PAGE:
IJPPP Copyright © 2009-All rights reserved. Published by e-Century Publishing Corporation, Madison, WI 53711
Int J Physiol Pathophysiol Pharmacol 2013;5(2):73-90

Review Article
Microglia and ischemic stroke: a double-edged sword

Anita R Patel, Rodney Ritzel, Louise D McCullough, Fudong Liu

Departments of Neuroscience, Neurology, University of Connecticut Health Center, Farmington, Connecticut 06030

Received April 15, 2013; Accepted May 15, 2013; Epub May 27, 2013; Published June 15, 2013

Abstract: Inflammatory processes have a fundamental role in the pathophysiology of stroke. A key initial event is the rapid activation of
resi-dent immune cells, primarily microglia. This cell population is an important target for new therapeutic approaches to limit stroke
damage. Activation of microglia is normally held in check by strictly controlled mechanisms involving neuronal-glial communication.
Ischemic stroke is a powerful stimulus that disables the endogenous inhibitory signaling and triggers microglial activation. Once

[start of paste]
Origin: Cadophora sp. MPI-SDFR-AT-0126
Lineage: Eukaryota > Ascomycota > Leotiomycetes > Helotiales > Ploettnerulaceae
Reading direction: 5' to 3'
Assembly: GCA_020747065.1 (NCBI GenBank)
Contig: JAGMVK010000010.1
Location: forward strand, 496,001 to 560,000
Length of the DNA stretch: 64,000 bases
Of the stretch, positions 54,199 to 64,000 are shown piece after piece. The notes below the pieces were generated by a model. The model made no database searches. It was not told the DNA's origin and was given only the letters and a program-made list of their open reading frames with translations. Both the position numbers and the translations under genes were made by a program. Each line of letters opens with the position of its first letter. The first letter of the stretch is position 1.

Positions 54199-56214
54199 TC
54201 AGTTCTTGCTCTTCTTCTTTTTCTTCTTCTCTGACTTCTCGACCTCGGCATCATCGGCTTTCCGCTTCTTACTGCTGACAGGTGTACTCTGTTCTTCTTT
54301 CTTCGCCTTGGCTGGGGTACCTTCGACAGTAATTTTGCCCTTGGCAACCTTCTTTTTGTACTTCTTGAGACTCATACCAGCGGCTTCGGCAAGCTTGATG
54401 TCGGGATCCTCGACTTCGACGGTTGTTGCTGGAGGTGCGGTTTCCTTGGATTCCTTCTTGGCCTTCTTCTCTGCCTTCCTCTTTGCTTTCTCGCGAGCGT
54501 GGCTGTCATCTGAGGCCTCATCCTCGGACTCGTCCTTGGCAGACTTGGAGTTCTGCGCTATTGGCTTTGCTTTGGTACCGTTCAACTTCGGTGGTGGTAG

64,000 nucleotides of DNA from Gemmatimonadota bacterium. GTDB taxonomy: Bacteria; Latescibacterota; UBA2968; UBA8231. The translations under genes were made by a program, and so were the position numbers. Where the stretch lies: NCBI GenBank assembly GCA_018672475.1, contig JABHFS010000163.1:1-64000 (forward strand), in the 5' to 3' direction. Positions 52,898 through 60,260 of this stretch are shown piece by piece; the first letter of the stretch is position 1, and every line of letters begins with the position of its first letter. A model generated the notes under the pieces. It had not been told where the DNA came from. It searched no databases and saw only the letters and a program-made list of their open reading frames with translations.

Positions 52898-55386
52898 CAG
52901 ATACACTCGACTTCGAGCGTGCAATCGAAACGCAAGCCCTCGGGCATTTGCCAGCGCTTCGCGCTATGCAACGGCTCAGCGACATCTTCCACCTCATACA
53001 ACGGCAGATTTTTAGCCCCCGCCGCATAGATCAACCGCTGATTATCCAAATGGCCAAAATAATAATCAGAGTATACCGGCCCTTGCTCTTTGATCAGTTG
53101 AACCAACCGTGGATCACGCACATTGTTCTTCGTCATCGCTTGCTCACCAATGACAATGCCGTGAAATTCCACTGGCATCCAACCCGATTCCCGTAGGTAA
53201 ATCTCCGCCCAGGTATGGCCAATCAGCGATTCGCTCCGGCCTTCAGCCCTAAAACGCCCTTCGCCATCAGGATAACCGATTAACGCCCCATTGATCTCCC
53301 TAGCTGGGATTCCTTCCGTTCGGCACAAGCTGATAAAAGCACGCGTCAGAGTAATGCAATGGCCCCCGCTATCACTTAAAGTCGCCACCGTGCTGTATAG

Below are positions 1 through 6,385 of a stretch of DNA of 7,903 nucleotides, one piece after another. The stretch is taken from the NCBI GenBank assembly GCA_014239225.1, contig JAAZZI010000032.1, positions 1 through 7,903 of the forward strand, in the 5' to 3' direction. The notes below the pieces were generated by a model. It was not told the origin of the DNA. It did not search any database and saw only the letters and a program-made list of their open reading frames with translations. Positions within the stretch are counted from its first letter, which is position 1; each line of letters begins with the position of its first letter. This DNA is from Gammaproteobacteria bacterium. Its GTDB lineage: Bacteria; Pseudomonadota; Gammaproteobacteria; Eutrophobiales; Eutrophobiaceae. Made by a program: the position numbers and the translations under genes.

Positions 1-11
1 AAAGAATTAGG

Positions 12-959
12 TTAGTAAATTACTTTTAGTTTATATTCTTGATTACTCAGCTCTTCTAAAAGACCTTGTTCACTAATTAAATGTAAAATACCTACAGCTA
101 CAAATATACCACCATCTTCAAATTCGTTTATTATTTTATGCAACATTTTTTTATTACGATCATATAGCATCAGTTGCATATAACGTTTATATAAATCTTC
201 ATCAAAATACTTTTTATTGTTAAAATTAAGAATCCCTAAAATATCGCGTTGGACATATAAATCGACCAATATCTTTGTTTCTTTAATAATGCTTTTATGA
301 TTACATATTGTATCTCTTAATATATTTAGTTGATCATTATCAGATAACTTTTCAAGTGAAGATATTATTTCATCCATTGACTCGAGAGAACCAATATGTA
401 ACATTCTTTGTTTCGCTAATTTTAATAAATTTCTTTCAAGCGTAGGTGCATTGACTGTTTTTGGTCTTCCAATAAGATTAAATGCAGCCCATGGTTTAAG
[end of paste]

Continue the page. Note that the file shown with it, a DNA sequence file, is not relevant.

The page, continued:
activated, microglia exhibit a spectrum of phenotypes, release both pro- and anti-inflammatory mediators, and function to either
exacerbate ischemic injury or help repair depending on different molecular signals the microglial receptors receive. Various ligands
and receptors have been identified for microglial activation. Experimental tools to detect these inflammatory signals are being
increasingly developed in an effort to define the functional roles of microglia. Fine-tuning immunomodulatory interventions based on the
heterogeneous profiles of microglia are urgently needed for ischemic stroke. (IJPPP1304003).

Keywords: CD45, chimera, inflammatory response, ischemic stroke, macrophage, microglia

Address correspondence to: Dr. Fudong Liu, Department of Neuroscience, University of Connecticut Health Center, 263 Farmington
Ave, Farmington CT, 06030, USA. Phone: 860-679-3508; Fax: 860-679-1181; E-mail: fliu@uchc.edu